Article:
Greg Powell: Hi, I’m Greg Powell, Chief Investment Officer at Miller/Howard Investments.
Like the broader market, returns for high-yield dividend stocks come from earnings growth, changes in price-to-earnings multiples and, naturally, dividends.
The real difference between high-yield dividend stocks and the broader market is the mix of sources of return. This chart shows the annualized decomposition of return for the S&P 500 Index compared to the high-yield dividend stocks within the S&P for the years 1993-2020. As you can see, high-dividend stocks performed slightly better over this period, with significantly more return coming from dividends.
It’s important to note that earnings growth was less for high-yield dividend stocks as a group. At Miller/Howard, we are acutely aware of this trend and that is why we focus our research process on finding dividend stocks with good earnings growth potential.
What might be surprising is that multiple expansion benefitted high-yield stocks more than the broad market.
We view the trend towards higher P/Es for the broad market to be a direct result of the long-term downward trend in interest rates. Investors have been using ever lower discount rates to evaluate earnings far into the future, driving up P/E multiples, particularly on mega-cap growth stocks.
Within the high-yield dividend stocks, the link between interest rates and P/E multiples primarily comes from the bond proxies. These are stocks with little earnings growth but steady dividends. As bond prices have inflated over time, it follows that the price of bond proxies would keep pace.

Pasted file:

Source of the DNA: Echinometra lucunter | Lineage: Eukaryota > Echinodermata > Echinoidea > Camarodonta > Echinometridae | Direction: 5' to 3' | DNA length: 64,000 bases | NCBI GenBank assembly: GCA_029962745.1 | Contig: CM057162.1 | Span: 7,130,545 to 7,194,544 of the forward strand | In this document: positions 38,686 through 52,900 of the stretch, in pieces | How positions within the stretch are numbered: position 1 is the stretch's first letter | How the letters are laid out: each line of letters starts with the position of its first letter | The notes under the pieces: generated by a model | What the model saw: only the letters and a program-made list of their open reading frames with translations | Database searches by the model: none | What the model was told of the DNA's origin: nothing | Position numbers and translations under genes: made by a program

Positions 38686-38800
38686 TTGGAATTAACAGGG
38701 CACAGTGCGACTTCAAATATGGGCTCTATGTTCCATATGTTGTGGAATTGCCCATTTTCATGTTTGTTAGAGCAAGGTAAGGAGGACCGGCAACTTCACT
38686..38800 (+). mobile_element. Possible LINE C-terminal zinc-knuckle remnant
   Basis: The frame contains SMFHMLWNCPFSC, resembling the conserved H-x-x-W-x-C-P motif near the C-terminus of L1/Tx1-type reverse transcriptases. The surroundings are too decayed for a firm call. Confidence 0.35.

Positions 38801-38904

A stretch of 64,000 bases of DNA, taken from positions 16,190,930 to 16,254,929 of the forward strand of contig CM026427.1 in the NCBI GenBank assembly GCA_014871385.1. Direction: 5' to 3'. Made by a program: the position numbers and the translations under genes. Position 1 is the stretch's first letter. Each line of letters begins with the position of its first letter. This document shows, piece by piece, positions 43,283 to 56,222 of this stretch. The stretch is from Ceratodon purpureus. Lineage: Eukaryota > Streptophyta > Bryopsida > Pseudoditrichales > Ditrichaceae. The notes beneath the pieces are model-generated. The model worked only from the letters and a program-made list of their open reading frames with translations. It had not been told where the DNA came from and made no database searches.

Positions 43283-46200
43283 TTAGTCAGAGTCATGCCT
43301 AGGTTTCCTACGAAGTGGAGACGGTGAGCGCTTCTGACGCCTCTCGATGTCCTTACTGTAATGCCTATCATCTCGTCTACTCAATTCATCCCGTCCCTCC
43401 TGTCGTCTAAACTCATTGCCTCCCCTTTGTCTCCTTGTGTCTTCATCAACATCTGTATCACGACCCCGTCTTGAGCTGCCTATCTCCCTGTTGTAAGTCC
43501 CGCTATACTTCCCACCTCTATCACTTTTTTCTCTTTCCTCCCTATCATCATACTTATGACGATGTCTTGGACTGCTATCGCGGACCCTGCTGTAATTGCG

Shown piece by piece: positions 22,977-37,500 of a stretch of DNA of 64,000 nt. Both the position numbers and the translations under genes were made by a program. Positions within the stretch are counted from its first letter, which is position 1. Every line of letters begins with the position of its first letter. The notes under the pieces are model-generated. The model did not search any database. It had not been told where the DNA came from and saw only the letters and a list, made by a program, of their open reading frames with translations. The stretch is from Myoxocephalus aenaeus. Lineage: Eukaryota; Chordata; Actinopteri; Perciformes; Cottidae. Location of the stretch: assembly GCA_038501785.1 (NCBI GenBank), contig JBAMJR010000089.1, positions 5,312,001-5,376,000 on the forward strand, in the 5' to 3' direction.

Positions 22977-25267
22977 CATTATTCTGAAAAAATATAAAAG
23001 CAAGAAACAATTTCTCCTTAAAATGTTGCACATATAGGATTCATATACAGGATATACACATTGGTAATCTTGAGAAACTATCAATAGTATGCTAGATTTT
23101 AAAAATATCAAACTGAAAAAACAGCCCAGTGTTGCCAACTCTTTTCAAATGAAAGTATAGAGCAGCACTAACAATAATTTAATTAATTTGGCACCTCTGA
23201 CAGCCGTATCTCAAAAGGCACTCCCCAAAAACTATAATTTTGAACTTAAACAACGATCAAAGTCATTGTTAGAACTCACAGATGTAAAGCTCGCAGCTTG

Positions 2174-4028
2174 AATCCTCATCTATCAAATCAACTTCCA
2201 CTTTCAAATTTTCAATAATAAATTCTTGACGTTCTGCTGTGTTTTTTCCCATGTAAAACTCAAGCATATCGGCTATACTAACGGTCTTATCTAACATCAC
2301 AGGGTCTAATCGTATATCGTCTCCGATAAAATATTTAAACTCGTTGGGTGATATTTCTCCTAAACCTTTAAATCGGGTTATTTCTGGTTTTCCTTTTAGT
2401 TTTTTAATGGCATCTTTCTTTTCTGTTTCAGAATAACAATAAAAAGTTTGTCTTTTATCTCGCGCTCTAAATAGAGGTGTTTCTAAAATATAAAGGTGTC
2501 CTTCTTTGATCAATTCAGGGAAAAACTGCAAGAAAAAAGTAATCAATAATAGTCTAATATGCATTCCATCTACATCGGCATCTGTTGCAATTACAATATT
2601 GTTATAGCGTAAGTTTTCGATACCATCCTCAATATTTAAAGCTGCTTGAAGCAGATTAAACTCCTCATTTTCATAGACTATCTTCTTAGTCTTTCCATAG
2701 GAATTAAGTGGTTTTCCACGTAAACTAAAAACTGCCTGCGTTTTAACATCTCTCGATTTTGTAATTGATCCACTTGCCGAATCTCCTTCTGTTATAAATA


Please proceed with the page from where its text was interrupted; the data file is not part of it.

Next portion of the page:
This chart shows the P/E of the two sectors with the most bond proxies, utilities and consumer staples. As you can see, the P/E for high-yield dividend stocks has moved up with the P/E of the bond proxy sectors.
We view it as unlikely that market P/E multiples will continue to expand over the long-term. This is based on two observations:
- P/Es are well above their long-term average, and second...
- Interest rates are low and more likely to rise than fall from the current level.
At Miller/Howard, we think the best defense against multiple contraction is to stick with stocks that have relatively low P/E multiples. We are finding many stocks at reasonable valuations that offer potential returns primarily from dividends and earnings growth.
Thank you for listening today, and for more information, please visit us at www.mhinvest.com.